How long do you think your kids – or you – could survive without cell phones, TV, computers or Facebook? Mom and journalist Susan Maushart lasted for six months without all of these and more, along with her 14-, 15- and 18-year-old teens. Maushart and her kids all had some kind of online addiction, whether it was her incessant following of podcasts, her son’s obsession with video games, or her daughters’ constant use of Facebook. But by completely stepping back from these online habits for six months – during “The Experiment” as she calls it – they were able to grow less dependent of their techy lifestyles and spend more time as a family. Maushart chronicles her family’s offline adventures in a new book called The Winter of Our Disconnect, sharing the benefits they found by getting reacquainted with the real world.
While Maushart made some exceptions – everyone was allowed to use the Internet outside of the house and they could still use the landline to make phone calls – she still believed that “The Experiment” did its job. Before the six months started, she says, her kids “inhabited” technology and the online world and didn’t remember what things were like without cell phones, email or Facebook. But without distractions like social networking, constant Internet access, and texting, all of the kids’ grades improved.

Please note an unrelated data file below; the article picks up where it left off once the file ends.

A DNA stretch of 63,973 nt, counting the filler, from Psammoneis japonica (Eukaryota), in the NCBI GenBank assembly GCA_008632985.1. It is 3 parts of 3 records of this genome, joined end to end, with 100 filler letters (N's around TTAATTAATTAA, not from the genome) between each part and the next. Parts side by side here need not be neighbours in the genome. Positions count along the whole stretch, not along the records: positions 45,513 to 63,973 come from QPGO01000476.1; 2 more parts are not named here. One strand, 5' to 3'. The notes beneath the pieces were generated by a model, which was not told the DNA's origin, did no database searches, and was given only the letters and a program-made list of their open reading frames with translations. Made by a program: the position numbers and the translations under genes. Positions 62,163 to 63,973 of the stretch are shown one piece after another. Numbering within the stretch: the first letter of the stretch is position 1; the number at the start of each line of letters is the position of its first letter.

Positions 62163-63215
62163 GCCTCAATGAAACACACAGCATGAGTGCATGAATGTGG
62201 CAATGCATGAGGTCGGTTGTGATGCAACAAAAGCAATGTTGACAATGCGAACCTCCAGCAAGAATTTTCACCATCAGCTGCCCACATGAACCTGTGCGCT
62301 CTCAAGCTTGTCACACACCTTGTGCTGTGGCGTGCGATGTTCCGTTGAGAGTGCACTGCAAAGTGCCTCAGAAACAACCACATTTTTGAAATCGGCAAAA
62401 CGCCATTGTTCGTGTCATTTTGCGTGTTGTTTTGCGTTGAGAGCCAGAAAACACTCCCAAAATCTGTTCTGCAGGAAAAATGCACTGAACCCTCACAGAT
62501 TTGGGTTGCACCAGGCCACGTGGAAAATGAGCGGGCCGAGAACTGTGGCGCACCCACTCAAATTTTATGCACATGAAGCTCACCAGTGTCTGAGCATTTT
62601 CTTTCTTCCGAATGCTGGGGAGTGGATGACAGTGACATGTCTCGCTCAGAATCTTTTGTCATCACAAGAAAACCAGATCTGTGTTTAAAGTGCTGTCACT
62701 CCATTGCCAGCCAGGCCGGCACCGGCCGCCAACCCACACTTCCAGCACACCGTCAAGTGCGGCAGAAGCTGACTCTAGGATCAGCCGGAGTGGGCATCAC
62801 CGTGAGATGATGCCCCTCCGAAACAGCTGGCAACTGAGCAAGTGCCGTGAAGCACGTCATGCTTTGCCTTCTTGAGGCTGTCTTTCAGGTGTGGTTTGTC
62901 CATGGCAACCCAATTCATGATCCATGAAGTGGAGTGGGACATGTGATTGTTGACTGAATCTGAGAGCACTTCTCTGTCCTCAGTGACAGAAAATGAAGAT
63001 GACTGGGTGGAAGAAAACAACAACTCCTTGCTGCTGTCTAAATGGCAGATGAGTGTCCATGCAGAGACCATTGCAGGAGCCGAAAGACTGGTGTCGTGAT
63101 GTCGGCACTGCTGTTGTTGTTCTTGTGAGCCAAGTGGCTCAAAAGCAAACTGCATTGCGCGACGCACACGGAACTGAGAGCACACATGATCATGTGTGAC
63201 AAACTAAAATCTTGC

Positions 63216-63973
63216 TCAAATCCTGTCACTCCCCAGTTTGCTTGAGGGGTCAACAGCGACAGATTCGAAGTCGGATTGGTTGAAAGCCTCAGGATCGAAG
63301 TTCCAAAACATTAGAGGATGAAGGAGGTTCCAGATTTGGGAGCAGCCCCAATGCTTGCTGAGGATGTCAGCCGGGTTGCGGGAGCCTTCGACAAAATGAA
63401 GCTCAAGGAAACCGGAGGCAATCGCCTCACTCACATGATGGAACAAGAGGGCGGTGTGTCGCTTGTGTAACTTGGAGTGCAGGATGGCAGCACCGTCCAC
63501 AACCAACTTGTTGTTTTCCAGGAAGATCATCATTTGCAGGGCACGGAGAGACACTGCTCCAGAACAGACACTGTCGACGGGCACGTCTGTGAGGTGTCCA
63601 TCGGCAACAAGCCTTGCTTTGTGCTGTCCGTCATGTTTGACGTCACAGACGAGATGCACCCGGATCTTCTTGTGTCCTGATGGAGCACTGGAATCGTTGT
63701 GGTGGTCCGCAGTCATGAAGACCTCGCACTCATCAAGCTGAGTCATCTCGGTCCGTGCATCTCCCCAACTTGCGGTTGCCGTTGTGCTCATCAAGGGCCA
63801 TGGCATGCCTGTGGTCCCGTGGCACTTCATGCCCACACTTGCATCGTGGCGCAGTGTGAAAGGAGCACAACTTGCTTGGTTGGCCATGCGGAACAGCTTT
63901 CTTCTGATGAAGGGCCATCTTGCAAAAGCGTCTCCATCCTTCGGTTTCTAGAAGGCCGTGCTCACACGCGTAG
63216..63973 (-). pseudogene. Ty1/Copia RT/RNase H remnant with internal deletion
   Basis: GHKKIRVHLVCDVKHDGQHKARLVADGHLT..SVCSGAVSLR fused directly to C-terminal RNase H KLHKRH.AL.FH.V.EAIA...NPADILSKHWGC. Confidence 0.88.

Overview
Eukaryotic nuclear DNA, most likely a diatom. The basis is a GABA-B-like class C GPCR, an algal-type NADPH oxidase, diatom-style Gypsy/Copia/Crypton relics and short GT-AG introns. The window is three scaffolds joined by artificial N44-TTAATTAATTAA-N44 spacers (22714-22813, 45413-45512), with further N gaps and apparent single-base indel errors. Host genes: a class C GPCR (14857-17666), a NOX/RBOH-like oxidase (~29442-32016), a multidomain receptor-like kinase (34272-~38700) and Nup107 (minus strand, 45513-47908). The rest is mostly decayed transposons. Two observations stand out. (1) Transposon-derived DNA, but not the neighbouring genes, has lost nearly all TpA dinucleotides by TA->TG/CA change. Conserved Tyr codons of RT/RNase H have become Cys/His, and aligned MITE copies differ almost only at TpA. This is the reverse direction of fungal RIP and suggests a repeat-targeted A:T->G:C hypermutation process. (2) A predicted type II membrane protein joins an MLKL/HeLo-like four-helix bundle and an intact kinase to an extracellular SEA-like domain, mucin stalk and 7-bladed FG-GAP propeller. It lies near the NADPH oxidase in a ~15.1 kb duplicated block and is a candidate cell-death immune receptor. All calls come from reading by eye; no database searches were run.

One of our resolutions this year was to take a break from technology with your families. While Maushart’s approach was extreme, her family still benefited from it and it’s possible for any family to take a tech break. Maushart “encourages families to unplug periodically,” even if it’s just one day every few weeks. Your kids will survive without constantly updating their Facebook status or seeing the latest YouTube video, and they might even enjoy it!
How do you think your family would react to getting “unplugged”?